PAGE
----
Wednesday, October 22, 2014

What Wilt Thou?

Life of Christ 140

          It is the last week of Jesus' life. He and His Apostles are traveling the regular pilgrim route from Galilee to Jerusalem. Along the way, they cross over the Jordan River, and pass through Jericho. Normally, the pilgrims would rest in Jericho before spending the next day ascending 3600 feet in elevation through a rocky gorge to the outskirts of Jerusalem.
          It is in this setting, while resting at Jericho, that Jesus heals two blind beggars, one of whose names we know, Bar Timaeus, the son of Timaeus (Mark 10.46-52). As Jesus walked through the crowd of pilgrims in his vicinity, Bar Timaeus heard the commotion, and yelled loudly for Jesus. Jesus heard him, and instructed Bar Timaeus to be brought to Him. Jesus, of course, heals him of his blindness, but I want to draw from this familiar story one particularly wonderful lesson I find here – the importance of specific prayer.

          Bar Timaeus called loudly for mercy, and as a blind man it was rather obvious what he most wanted from Jesus. Yet Jesus asked Bar Timaeus to be specific in his prayer. 'And Jesus answered and said unto him, What wilt thou that I should do unto thee? The blind man said unto him, Lord, that I might receive my sight' (Mark 10.51).
The moment Bar Timaeus called for Jesus he was praying. He prayed boldly, not ashamed that other people looked down on him for it. He prayed fervently, crying out repeatedly. He prayed respectfully, giving Jesus a messianic title. He prayed perseveringly, continuing on even though those around him tried to shut him up. Yet he did not receive anything until he prayed specifically.
We pray for God's blessing. How do you want Him to bless you? When do you want Him to do this? Why are you asking for this blessing? Certainly we ought to pray yielded to the will of God, and conscious that God has the right to refuse our request or amend it. Certainly some concepts we pray for will be rather nebulous. But neither of these facts ought to stop us from coming to God with clear and definite specific requests.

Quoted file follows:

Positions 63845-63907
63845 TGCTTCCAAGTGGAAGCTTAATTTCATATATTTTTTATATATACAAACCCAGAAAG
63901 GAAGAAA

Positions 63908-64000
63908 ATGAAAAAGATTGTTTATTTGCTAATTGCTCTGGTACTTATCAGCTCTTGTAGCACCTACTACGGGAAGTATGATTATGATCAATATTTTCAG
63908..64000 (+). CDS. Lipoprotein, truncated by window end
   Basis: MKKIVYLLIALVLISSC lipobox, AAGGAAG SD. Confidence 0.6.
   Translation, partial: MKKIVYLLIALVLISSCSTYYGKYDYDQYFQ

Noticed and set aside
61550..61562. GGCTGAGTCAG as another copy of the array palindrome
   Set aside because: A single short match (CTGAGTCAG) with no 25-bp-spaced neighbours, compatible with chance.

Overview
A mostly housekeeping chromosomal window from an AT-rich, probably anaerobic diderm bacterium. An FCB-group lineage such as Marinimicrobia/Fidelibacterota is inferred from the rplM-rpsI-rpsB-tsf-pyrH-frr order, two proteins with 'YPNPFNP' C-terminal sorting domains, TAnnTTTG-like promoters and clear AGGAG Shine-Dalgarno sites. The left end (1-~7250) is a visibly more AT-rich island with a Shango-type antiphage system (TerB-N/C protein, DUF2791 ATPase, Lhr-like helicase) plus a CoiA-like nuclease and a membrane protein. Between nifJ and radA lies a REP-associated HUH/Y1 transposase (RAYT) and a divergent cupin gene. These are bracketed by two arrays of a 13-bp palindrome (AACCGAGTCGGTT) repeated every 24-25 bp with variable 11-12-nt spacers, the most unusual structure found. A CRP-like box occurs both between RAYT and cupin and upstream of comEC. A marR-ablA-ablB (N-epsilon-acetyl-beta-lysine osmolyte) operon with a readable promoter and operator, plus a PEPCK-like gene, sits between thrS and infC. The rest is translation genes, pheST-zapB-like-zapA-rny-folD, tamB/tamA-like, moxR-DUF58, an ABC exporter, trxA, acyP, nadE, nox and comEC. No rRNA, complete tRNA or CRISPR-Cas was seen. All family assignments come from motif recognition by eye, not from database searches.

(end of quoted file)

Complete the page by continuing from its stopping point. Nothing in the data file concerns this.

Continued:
Specific prayer teaches us to know our own needs better. I've known men who were rather bad fathers and husbands to utter generic prayers asking God to bless their families. On the other hand, if they would have specified actual biblical truth with their requests they would have understood their own needs better. For instance, if you are unmarried, ask for a mate (Proverbs 18.22). Ask for help bringing up your children in the Lord (Ephesians 6.4). Ask God to bridge the generation gap between you and your children (Malachi 4.6). Ask God to keep close union in your marriage (Matthew 19.6). Ask God to help you love your wife (Ephesians 5.25). Ask God to help you follow your husband (Ephesians 5.22). Ask God to help you lead a holy life so the unsaved in your family will be convicted (I Peter 3.1). Ask God for your children's obedience (Ephesians 6.1). Ask God for your children's respect (Proverbs 30.17). We become more conscious of our Scriptural responsibilities and thus of our desperate need to have His help in order to accomplish them. Definite prayer leads to a specific rendering of our needs, and thus to a broader understanding of what those needs actually are.
In this way, specific prayer puts our desires to the test, revealing whether those desires are indeed scriptural. 'Ye ask, and receive not, because ye ask amiss, that ye may consume it upon your lusts' (James 4.3). Think of a liberal church in your area, one with a woman pastor, for instance. They probably ask God to bless their church just like you do. But if they would begin to pray specifically for God to bless their pastor they would quickly find that God will not, for their pastor is in open violation of the Word of God. When you ask God to bless something on a definite level it forces you to examine whether He scripturally can or not. Can we ask God for this? Should we ask God for this.
'God, bless the missionaries all around the world tonight.' How would you ever notice if He did? You have not asked Him anything specifically and so you have no idea if He has answered you. If your idea of prayer is to say words to God you have the wrong idea of it. Prayer is designed for you to use to get things from God. But if you do not ask for anything specifically you cannot receive anything.
Eliezer and Rebekah, Salomon de Bray, 1660
     In Genesis 24 there is a wonderful story. Abraham's steward is sent back to Abraham's home area to find a bride for Isaac. Wisely, the steward prayed for specific guidance. 'Let it come to pass, that the damsel to whom I shall say, Let down thy pitcher, I pray thee, that I may drink; and she shall say, Drink, and I will give thy camels drink also: let the same be she that thou hast appointed for thy servant Isaac' (Genesis 24.14). When that specific happened it was not hard for the steward to know with certainty that this was the right woman. He had asked very specifically and gotten a very specific answer.
          Additionally, specific prayer helps us to be thankful. You can spend zero time thinking and murmur a prayer of gratitude to God on Thanksgiving Day for all the blessings He has given you. Alternatively, you can sit down, make a list of 75 different things God has done for you in the last year, and spend a very sweet 30 minutes praising the Lord. Unequivocally, I promise you the latter is marvelous. Yet most of God's people live the former, and live much poorer spiritual lives because of it.
          Do not just ask God to help you today. Tell Him specifically what you want Him to do.
          'Jesus, thou Son of David, have mercy on me.'

          'What wilt thou that I should do unto thee?'

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